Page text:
William J. Armstrong died in Wilson County in September 1856. Several months later, his heirs, as tenants in common, petitioned for the division of his enslaved property, identified as Quinny, Abram, Jim, Birden and his wife and child, Ned, Tony, Harry, Julann and her two children, Lizett, Nance and her child, Ciller and her two children, Jane, Lucinda and two children, Berry, and Mahala.
At January term 1858 of the Wilson County Court of Pleas and Quarter Sessions, a team of commissioners reported their division, randomly allotted, thus:
- Lot 1 to Catherine Armstrong, consisting of Abram, Avy, Nelson and Allis, valued at $2275.
- Lot 2 to Caroline Armstrong, consisting of Julan, Mahala and Nancy, valued at $2175.
- Lot 3 to Willie G. Barnes and wife, consisting of Quinny, Harry, Scilla and her child, valued at $3050.
- Lot 4 to George W. Armstrong, consisting of Ned, Clary, Sarah and Barry, valued at $3100.
- Lot 5 to James G. Armstrong, consisting of James, Burton, Rufus and Lucinda and her child, valued at $3325.
- Lot 6 to John H. Winstead and wife, consisting of Tony, Lizette, Lucinda, Jane and her child, valued at $3320.
- The petitioners clearly underestimated the number of enslaved people William Armstrong had owned at his death.
- Scilla and one of the Lucindas were each separated from one of their (younger) children. (Children over about age eight would have been listed individually.) Julann and Nancy were completely divided from their children.
- Burton, who seems to have been the only man with a wife living on the Armstrong plantation, was separated from his wife Clary and child.
Only a few of the men, women and children formerly enslaved by William J. Armstrong are readily identifiable in post-Emancipation records:
- A Wilson County justice of the peace registered Abram Armstrong and Cherry Proctor’s 16-year cohabitation in 1866. In the 1870 census of Joyners township, Wilson County: Abraham Armstrong, 52, wife Cherry, 32, and children Nancy, 16, Haywood, 14, Nelson, 12, Joshua, 11, and Burlee, 7. As Cherry Armstrong and children were owned by a different enslaver, this Abraham’s son Nelson is a different person than the Nelson listed above. So is Nancy.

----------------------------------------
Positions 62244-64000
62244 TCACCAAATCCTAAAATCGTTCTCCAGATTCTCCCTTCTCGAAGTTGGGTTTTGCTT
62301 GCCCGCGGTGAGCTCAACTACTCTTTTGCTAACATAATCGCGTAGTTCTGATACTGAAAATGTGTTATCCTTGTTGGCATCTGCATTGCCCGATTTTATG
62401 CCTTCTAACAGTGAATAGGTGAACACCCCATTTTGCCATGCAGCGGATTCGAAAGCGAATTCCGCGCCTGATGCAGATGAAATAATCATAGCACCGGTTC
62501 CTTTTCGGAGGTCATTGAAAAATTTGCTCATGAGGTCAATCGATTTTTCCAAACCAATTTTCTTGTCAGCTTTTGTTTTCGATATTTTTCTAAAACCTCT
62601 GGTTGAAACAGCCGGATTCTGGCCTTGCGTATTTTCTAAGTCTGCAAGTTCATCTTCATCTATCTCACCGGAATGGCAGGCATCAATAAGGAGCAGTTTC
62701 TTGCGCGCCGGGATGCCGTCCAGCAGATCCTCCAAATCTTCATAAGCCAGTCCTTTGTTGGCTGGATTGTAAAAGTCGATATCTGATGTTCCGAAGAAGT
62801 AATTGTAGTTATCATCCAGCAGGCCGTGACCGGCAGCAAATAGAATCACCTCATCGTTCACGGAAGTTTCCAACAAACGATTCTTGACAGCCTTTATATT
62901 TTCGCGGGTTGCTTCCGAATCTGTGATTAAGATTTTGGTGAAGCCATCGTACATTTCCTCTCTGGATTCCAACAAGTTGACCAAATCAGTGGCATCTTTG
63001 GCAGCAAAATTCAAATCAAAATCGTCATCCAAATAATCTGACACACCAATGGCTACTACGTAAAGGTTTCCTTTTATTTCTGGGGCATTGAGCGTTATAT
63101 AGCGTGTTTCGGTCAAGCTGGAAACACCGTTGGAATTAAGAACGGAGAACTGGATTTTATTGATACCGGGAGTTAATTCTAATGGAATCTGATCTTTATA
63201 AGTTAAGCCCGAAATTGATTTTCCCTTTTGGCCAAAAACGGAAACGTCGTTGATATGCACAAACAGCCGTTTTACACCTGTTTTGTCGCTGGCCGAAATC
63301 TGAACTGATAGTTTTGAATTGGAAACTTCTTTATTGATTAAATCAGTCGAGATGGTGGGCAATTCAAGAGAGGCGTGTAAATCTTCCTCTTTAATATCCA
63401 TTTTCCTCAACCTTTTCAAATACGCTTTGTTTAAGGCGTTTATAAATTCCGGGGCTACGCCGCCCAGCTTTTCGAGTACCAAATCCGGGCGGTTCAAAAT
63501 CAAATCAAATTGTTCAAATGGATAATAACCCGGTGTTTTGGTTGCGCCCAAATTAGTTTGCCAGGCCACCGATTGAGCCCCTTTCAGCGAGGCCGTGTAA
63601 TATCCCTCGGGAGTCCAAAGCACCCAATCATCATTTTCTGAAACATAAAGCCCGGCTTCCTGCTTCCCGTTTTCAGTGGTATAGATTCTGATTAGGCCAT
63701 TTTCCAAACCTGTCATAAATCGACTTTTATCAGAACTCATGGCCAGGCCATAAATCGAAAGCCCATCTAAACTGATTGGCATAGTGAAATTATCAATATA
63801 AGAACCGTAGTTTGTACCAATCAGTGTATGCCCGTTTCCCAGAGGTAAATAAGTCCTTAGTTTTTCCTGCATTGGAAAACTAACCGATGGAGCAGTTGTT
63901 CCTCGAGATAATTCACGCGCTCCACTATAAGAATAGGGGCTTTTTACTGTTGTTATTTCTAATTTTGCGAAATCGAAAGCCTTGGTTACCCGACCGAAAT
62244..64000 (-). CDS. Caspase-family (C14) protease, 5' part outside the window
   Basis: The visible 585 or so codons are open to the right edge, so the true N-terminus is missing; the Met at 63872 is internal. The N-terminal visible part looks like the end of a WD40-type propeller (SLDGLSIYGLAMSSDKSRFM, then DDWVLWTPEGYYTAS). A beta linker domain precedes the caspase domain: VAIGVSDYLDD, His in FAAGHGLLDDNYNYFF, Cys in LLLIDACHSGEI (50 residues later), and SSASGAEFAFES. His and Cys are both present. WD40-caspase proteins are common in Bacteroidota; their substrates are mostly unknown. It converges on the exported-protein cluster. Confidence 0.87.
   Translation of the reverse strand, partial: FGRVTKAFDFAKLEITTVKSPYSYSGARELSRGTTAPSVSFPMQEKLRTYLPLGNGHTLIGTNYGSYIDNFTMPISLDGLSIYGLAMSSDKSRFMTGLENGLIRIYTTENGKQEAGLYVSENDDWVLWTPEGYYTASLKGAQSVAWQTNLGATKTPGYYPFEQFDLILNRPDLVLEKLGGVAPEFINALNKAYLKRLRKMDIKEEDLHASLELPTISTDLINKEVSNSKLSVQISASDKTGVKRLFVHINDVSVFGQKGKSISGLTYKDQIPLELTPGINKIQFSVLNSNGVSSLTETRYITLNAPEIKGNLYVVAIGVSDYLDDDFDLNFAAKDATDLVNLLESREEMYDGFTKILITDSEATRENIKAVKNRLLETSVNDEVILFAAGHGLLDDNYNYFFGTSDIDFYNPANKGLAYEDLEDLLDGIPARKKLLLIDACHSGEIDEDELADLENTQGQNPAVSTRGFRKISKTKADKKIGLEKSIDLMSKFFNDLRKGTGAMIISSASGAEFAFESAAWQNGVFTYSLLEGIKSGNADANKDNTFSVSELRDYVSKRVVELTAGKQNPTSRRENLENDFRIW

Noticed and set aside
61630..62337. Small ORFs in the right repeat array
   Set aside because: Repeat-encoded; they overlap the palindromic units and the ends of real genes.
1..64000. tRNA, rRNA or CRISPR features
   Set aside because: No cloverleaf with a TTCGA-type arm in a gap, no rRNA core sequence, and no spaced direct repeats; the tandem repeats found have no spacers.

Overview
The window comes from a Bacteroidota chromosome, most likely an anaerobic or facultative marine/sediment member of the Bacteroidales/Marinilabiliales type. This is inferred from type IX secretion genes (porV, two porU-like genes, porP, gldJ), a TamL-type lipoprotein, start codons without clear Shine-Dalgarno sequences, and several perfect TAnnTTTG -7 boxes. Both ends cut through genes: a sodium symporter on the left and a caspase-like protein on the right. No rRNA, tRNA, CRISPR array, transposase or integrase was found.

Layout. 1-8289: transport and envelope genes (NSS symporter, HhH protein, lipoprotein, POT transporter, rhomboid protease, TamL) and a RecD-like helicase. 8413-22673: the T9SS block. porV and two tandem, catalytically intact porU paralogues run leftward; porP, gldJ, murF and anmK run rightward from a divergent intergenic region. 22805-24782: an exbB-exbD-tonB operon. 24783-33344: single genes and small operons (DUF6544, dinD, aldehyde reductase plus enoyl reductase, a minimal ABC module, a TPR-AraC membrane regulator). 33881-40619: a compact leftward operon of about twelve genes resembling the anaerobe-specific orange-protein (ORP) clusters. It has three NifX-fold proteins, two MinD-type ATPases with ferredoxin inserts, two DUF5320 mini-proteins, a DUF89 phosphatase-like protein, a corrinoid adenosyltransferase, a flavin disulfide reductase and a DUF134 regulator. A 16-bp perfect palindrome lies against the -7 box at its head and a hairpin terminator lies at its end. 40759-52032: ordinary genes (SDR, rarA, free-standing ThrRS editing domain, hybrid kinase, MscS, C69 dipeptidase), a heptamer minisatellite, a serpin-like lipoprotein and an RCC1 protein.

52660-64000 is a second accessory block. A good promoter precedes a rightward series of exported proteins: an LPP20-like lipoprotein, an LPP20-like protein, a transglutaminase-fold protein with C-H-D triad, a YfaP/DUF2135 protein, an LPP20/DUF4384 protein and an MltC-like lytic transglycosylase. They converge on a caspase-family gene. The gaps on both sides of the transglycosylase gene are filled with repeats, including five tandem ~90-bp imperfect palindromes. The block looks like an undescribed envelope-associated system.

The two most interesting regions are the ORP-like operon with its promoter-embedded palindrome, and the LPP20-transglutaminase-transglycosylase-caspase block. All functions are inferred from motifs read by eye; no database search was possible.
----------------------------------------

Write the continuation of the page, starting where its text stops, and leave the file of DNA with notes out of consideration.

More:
- A Wilson County justice of the peace registered Burton Armstrong and Clary Armstrong’s 18-year cohabitation in 1866. In the 1870 census of Gardners township, Wilson County: Burden Armstrong, 45, farm laborer, who owned $400 personal and $300 real property, and wife Clara, 38. Burton and Clara Armstrong became Exodusters and are found in the 1900 census of Portland township, Ashley County, Arkansas, with granddaughter Laura Binam, 6.
- A Wilson County justice of the peace registered James Armstrong and Pricilla Braswell‘s two-year cohabitation in 1866.
- In the 1880 census of Toisnot township, Wilson County: Lucinda Armstrong, 41; her children Charley L., 16, Gray Anna, 13, and Shadrick, 10; her sister Lizette Armstrong, 51; and Mourning Pitt, 80. Charley Armstrong may have been the child allotted with Lucinda to James G. Armstrong. Though they presumably spent the last decade of slavery owned by Barneses, Lucinda and Lizette retained Armstrong as their surname.
- A Wilson County justice of the peace registered Ned Armstrong and Eliza Whitehead‘s cohabitation in 1866.
Images of estate documents available at North Carolina Wills and Estates, 1665-1998 [database on-line], http://www.ancestry.com.
I wish I knew my real name.
Zakiyyah, We know that Armstrong couldn’t have been the African name.
My great grandmother was a Armstrong and a slave